14. MyPlate: Fruit Group • 19-51 y.o. • 1 ½- 2 cups a day • Focus on fruits • 1 cup fruit = • 1 cup cut-up raw or cooked fruit • 1 cup 100% fruit juice

    15. MyPlate: Protein Group • 19-50 y.o. • 5 ½ - 6 ½ oz a day: • Go lean with protein • 1 oz equivalent = • 1 ounce lean meat, poultry, or fish/seafood • 1 egg • ¼ cup cooked dry beans or tofu • 1 T. peanut butter • ½ ounce nuts or seeds

    16. MyPlate: Dairy Group • 19-50 y.o. • 3 cups a day • Foods included: • Fat free, low fat milk • Milk based desserts • Cheese • Fat free, low fat Yogurt • Soy milk • 1 cup = • 1 cup milk or yogurt • 1-1/2 ounces natural cheese (such as cheddar) • 2 ounces processed cheese (such as American) • Get your calcium-rich foods

    17. My Plate Based On Calorie Needs pages 42-43

    18. Discretionary Kcals • “Empty calorie limit” • Solid Fats, Added Sugars • Allows for: • Increased amount of food • Foods not in the lowest fat form • Foods that contain added sugars • Alcohol

    19. Examples of Discretionary Kcals • Fat in cheese, whole milk, cream • Fat in poultry skin, sausage, higher fat meats • Sugar added to beverages, sauces • Pies, cookies, etc. because of sugar and/or fats

    20. Choose My Plate Group Activity

    21. Portion Size Comparisons Choose MyPlate portions do not always match food label serving sizes US portion sizes steadily increasing Large portions= more calories, fat, sodium, etc. Food labels/nutrition information allows consumers to compare

    22. Portion Distortion • “To change the shape, size” • “Not true representing true facts or reality” • Difficult to accurately estimate diet intake • Consumer error on low-side of intake • Effects all people 3+ in age

    23. Portion Distortion Trends • Restaurants servings 250% larger than 20 years ago • Dinner plate surface area 40% larger than 1960 • Joy of Cooking entrée portions 42% larger • Super, biggie, king-size, jumbo • http://www.youtube.com/watch?v=A6QnCdc6LkY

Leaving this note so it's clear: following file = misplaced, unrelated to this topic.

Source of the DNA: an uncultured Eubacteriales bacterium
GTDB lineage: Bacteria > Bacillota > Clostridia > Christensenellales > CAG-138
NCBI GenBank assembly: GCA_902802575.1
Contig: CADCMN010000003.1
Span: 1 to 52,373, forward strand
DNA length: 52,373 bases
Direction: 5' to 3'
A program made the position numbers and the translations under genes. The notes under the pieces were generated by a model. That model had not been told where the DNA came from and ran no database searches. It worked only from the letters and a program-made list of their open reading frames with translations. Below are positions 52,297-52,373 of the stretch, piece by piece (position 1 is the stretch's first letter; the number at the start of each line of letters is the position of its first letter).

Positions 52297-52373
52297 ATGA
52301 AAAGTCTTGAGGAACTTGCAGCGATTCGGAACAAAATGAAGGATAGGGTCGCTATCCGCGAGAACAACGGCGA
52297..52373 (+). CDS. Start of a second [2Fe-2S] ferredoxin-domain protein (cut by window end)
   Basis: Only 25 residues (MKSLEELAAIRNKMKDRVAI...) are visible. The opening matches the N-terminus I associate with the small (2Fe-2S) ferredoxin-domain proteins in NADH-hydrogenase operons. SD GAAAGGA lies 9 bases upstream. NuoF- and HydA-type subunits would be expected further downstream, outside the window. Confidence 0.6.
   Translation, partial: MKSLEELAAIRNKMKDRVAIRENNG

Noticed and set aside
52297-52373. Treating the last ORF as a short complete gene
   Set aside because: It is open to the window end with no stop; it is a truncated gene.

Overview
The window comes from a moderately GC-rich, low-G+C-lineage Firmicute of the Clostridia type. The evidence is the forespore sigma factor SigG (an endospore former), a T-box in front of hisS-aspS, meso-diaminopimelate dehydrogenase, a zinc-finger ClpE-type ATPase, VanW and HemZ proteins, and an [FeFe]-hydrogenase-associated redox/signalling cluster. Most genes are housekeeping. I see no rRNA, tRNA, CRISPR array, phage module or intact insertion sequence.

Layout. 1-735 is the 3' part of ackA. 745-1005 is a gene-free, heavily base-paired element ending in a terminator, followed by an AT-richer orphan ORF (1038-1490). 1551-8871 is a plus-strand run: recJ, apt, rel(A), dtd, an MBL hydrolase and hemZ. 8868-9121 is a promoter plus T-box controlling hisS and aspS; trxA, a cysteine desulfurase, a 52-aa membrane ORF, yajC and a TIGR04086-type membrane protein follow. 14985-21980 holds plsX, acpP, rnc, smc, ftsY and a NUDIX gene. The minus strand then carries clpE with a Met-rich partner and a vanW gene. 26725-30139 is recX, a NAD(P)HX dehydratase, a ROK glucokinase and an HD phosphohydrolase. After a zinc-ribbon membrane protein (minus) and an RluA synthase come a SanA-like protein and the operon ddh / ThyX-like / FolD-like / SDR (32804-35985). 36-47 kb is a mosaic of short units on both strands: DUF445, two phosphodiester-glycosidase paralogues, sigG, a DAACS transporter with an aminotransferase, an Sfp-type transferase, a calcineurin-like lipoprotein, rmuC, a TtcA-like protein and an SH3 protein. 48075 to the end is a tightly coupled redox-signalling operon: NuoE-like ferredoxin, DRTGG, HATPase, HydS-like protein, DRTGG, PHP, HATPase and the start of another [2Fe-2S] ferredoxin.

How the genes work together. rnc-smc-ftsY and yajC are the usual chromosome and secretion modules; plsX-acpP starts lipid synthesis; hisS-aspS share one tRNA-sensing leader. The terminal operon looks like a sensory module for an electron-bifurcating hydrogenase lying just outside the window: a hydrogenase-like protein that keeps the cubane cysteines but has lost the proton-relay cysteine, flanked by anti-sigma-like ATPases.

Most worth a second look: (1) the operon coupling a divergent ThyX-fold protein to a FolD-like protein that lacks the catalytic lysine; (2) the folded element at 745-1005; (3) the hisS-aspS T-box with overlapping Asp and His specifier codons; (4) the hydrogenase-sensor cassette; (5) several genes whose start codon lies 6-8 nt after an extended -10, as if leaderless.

24. Top 3 Portion Infuences • Large serving sizes (restaurants-stores) • Purchasing large amounts of food • Large size dishware (plates, cups, bowls)

    25. Large Portions Add Up 100 extra calories per day 10 pound weight gain per year Maintaining a Healthy Weight Calories In = Calories Out

    26. French Fries 2.4 ounces 210 calories 13 grams fat 177 mg sodium 7 ounces 610 calories 20 grams fat 380 mg sodium Calorie difference: 400 calories

    27. Walking leisurely for 1 hour and 10 minutesburns approximately 400 calories* Increased French fries size: 400 more calories *Based on 160-pound person

    28. Techniques to Estimate - Moderate Portion Sizes

    29. What Food Professionals Can Do… • Offering smaller options on menu’s • Provide nutrition information for customer comparison

    30. 2010 Dietary Guidelines for Americans Science-based advice to promote health and reduce risk for chronic diseases thru diet and physical activity Healthy, 2 years and older By law, updated every 5 years HHS & USDA Public health 2005 in text, 2010 in powerpoints

    31. 2010 Dietary GuidelinesWeight Control #1. Maintain kcalorie balance over time to achieve and sustain a healthy weight Calories Physical Activity Body Mass Index (BMI) Page 36

    32. Physical Activity • 6-17 y.o. children and adolescents • 60 minutes or more of physical activity a day • 18-61 y.o. adults • 2 hours and 30 minutes a week, moderate (up to 5) or • 1 hour and 15 minutes a week, vigorous (up to 2 ½) • Muscle strengthening activities 2+ days a week • 65 and older adults • As ability and condition allow, improve balance

    33. 2. Food Groups to Encourage/Increase Increase vegetables and fruits Increase milk, milk products to 3 cups day Increase lean proteins Increase whole grains, 3 oz. a day or ½ of grain intake p. 34; 36-37